Instead of trying trying to shoehorn development reality into some Anglophone institutional norms of particular levels of technological development and a capitalist political-economy, a more nuanced approach will seek to find more universal claims that will fit in a greater diversity of cultural and historical contexts. Part of this must involve accepting a separation of domains and a recognition of individual diversity. It is beneficial therefore to follow the initial etymological distinction between "adolescent" and "adult", the former representing the _beginning_ of adult development which reaches an _end_ after the aforementioned physical growth period and neurological stabilisation. These biophysical characteristics (adolesence, adulhood), well-established in morphology, should be distinguished from the characteristics for formal operations and the moral reasoning and behaviour, that is, "maturity". Such qualitative changes in the thinking process should be reflected in qualitative changes to the brain (Quartz, Sejnowski, 1997). There is significant variations involved; human beings are a divergent species. In some cases people will have physical maturity without mental or beavioural maturity and vice-versa.

A further distinction can be made for domains where normative claims derive their validity. Again, an argument is made that domain specificity should be applied; "adulthood" is not something that is defined by a legal system or moral norms, but rather the verification is the existence of a legal right. The criteria of moral realism should still be applied, i.e., legal norms would reflect the insights from biological and neurological facts. One of these facts is the subjective variation among individuals. Whilst in most cases social systems apply an all-or-nothing approach (e.g., "at age X the following legal right is granted") with some edge-cases (e.g., people with intellectual disabilities who don't understand the content of a contract). Social systems with an age-based universal application are applied, at least in part, for resource allocation reasons. With improvements in productivity greater recognition of individual variation and respect to the right of agency could apply. In some cases, social rights could be subject to external verification, rather like citizenship tests (e.g., voting rights subject to a competency test of the political system). Ideally, the right time to grant social license depends on individual competence and understanding. It is questionable whether even the world of developmental psychology itself is even sure when this "right time" applies.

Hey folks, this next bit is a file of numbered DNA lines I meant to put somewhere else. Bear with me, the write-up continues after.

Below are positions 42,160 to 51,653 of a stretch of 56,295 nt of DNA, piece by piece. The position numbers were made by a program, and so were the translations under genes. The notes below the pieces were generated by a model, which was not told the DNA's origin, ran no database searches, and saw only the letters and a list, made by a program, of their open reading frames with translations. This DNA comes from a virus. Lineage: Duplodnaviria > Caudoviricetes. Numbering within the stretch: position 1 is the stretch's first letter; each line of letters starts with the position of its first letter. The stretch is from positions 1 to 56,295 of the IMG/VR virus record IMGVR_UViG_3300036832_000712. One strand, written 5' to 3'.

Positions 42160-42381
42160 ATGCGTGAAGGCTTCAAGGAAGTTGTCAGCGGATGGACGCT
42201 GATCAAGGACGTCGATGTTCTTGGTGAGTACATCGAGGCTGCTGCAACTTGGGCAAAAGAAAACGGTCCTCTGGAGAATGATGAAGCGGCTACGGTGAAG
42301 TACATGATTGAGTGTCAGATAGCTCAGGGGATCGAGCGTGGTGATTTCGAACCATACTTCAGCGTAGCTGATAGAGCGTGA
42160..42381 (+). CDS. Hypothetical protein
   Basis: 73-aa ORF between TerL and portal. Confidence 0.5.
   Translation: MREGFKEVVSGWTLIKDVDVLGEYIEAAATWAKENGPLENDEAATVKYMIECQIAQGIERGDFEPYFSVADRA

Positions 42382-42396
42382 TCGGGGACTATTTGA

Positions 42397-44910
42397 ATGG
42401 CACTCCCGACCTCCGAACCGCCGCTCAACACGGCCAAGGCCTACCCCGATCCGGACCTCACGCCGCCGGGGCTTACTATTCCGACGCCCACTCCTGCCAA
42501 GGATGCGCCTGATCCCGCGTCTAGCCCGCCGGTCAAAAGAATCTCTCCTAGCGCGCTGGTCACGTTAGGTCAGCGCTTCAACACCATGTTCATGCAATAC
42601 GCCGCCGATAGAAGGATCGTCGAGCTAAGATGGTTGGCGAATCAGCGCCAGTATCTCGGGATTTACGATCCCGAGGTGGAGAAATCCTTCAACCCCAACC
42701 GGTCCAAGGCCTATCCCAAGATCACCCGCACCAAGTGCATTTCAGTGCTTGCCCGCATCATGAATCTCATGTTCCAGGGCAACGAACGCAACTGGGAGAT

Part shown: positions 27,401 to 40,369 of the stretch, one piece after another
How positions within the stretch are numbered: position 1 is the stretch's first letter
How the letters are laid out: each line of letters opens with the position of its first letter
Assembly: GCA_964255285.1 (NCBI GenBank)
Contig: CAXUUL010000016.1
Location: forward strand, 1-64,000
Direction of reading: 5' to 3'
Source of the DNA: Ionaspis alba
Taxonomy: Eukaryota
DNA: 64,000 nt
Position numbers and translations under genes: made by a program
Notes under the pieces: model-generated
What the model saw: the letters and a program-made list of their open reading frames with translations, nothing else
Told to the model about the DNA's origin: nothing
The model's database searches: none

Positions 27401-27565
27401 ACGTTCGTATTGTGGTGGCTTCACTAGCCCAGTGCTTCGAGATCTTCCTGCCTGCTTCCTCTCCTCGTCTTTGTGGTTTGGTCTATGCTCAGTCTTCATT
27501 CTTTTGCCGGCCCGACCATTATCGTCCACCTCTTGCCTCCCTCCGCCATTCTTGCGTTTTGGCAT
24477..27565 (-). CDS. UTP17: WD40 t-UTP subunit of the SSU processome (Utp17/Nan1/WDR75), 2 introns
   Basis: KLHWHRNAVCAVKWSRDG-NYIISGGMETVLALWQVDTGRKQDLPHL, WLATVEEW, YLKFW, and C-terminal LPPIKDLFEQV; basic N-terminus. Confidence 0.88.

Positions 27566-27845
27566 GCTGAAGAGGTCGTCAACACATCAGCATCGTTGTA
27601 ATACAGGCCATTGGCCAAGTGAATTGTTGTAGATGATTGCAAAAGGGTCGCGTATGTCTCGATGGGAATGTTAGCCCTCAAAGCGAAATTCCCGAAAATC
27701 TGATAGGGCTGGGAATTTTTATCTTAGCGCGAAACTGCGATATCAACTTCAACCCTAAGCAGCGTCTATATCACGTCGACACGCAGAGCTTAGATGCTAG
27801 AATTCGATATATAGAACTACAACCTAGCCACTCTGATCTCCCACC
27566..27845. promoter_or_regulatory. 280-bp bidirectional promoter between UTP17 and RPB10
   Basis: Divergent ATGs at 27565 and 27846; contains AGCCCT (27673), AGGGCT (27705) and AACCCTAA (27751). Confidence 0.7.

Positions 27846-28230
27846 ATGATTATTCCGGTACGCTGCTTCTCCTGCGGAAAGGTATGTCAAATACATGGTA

By raising the question of emerging adulthood definitional questions are raised. Recognising that there is cultural and historical variation in the application of the notion of adulthood, and individual variation on the key characteristics that are applied provides a significant challenge. One approach could be to simply acknowledge the variation and accept pure relativism as the criteria. However, if relativism is not compared to a standard then an inquiry becomes context-bound, rather than context-sensitive, in the inverse manner that what should be a nuanced universalism which has attention to detail becomes an crass absolutism.

Instead, this essay took formal pragmatics as a method and sought evidence against multiple verification claims. An evaluation of this literature recognised that what is conventionally called "adulthood" can vary not only to culture, history, and individual, but also to the domain of inquiry. Recognising these differences and their means of verification has led to the proposal that "adulthood" is a term best reserved for the biologists, and that this needs to be differentiated from "maturity" in cognition and behaviour, and "legal right" in terms of social norms. Such a proposal is contrary to the current state of affairs and is an idealised set of principles. Nevertheless, the approach provides for a greater accuracy and nuance on a question that is currently subject to political demagoguery and discomfort, a "problem" which deserves more careful and considered popular attention and psychological research.